These Learning Outcomes have been adapted from the University of Edinburgh킠School of Medicine킠Psychiatry Programme and are suitable for undergraduate study.

SEE ALSO: [Psychiatry Resources] and [Psychiatry Guidelines]

Curricula for other levels and from other sources are listed here:

The successful student will be able to:

Identify key parts of the patientí¢’‚¬’„¢s story to build a psychiatric history, including a narrative of the patientí¢’‚¬’„¢s experience.

Interpret findings at mental state examination [including cognitive assessment], eliciting common psychopathology.

Demonstrate enhanced communication skills in complex and challenging situations, with both patients and carers.

Evaluate where stigma affects the views of society, health care professional and patients. Critique how this affects clinical care.

Categorise symptoms and signs according to established systems. Construct a differential diagnosis and formulation.

Identify aspects of risk to both the patient and others. Develop a risk management plan. Apply knowledge of the Criminal Justice System to patient management.

Compare the roles of other mental health professionals and service providers; across the primary, secondary, voluntary and informal domains.

Synthesise succinct clinical information for record keeping and inter-professional communication.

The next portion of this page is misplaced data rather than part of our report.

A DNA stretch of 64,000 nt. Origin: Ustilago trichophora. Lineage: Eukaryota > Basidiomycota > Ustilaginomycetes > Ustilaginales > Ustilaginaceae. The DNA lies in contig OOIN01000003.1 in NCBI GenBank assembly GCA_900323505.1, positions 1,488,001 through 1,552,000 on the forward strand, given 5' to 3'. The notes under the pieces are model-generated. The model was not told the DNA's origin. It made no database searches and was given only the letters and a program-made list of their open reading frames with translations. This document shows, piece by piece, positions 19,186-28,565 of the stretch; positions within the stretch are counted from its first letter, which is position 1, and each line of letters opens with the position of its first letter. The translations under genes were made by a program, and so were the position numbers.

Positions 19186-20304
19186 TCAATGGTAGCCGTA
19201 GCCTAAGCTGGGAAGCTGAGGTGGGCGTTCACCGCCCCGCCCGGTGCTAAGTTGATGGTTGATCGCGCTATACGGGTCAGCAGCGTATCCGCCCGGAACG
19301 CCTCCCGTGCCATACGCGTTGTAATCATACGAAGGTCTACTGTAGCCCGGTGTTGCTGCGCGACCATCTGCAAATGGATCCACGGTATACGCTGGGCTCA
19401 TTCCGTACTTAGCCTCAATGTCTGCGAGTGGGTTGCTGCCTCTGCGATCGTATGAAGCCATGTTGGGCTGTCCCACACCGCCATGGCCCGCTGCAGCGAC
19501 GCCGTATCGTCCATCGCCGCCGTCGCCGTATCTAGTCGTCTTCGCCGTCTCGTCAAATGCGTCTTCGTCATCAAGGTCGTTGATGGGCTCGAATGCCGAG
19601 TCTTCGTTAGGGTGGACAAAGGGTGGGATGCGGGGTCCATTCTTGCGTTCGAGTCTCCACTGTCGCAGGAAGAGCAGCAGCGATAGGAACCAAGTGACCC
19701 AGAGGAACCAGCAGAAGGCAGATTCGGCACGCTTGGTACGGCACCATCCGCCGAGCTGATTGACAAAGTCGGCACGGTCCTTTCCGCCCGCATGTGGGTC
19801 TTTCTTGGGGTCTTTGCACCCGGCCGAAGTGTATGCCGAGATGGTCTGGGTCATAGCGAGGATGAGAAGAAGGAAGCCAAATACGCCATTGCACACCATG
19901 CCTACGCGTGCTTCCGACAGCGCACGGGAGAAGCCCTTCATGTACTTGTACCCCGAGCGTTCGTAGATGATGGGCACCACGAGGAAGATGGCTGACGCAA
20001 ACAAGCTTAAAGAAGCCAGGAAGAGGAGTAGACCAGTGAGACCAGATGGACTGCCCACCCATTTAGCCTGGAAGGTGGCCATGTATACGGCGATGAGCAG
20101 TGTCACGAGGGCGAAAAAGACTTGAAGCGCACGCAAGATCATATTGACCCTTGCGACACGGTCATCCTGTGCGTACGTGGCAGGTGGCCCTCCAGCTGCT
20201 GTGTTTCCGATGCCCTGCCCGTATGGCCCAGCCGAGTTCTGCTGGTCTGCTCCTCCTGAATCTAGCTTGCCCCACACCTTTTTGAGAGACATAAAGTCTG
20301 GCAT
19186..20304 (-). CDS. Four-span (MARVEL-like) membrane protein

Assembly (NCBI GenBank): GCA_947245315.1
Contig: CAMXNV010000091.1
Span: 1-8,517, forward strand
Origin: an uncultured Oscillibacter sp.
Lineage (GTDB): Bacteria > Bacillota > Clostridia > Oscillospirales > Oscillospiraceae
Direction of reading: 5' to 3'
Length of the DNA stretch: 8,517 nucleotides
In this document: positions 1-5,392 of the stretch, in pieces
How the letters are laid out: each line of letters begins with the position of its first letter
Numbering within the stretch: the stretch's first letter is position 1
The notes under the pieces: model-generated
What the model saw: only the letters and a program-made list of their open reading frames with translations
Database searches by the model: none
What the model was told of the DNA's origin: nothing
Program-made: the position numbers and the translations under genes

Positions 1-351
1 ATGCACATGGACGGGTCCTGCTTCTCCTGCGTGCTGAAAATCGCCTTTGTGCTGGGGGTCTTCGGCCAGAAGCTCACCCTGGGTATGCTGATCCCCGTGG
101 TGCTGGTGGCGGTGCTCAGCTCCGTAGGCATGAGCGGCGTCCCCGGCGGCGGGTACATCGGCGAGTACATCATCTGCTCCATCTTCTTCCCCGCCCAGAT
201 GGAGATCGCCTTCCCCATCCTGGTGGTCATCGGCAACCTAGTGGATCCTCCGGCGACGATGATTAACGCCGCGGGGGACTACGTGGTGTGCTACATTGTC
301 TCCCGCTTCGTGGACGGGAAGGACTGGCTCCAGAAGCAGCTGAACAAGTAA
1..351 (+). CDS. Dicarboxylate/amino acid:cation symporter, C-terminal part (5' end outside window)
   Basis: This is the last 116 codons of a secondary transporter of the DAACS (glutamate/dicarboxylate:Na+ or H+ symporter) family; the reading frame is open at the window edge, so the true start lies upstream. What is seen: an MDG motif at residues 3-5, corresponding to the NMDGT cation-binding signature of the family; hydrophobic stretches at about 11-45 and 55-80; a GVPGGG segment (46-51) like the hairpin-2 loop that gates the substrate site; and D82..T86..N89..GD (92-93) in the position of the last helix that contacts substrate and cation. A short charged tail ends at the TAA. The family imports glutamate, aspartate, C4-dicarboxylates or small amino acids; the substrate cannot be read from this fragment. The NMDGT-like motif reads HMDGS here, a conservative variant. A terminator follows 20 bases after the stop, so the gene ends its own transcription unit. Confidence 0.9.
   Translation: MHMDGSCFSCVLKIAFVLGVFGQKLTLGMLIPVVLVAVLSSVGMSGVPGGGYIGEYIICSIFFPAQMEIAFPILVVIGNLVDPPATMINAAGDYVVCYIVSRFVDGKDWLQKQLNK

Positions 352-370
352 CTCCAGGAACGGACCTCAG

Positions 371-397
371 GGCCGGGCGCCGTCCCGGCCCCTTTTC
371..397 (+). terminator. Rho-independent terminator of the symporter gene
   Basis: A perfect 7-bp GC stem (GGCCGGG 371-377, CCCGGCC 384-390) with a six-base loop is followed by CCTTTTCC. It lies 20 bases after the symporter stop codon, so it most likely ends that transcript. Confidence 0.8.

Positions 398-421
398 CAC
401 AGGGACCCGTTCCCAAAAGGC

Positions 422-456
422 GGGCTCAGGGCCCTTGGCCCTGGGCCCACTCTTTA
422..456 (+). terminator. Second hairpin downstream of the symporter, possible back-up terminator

Appraise the principles of the Mental Health Act, identify the criteria for detention and give examples from practice.

Describe in detail, recognise and distinguish common psychiatric disorders, according to a biopsychosocial model. Construct a biopsychosocial management plan for common psychiatric disorders within the main sub-specialities.

  • Addiction
  • Child, Family and Adolescent
  • Forensic
  • General Adult
  • Intensive Care
  • Learning Disability
  • Liaison
  • Medical Psychotherapy
  • Older Adult
  • Perinatal
  • Rehabilitation

Within their wider medical practice they will be able to:

Recognise and respond to킠psychological and behavioural aspects of health, illness and disease; and utilise these concepts in day-to-day clinical practice. Analyse the bi-directional relationship between medical illness and psychological symptoms.

Routinely evaluate the psychological factors affecting patientsí¢’‚¬’„¢ beliefs about, and responses to, illness from the individual to societal level.

  • Distinguish illnesses which are primarily psychological in origin (such as somatoform disorders) from those where distinct pathology is identified, and recommend appropriate treatments.
  • Discuss adaptation to major life changes (such as bereavement or receiving a terminal diagnosis) and consider the abnormal adjustments that might occur in these situations.
  • Produce biopsychosocial treatment plans, understanding the importance of psychological components (such as reassurance).

Consider the psychological factors affecting behavioural change and concordance with treatment.

Written by Dr Rob Waller, Honorary Senior Clinical Lecturer, Division of Psychiatry, University of Edinburgh

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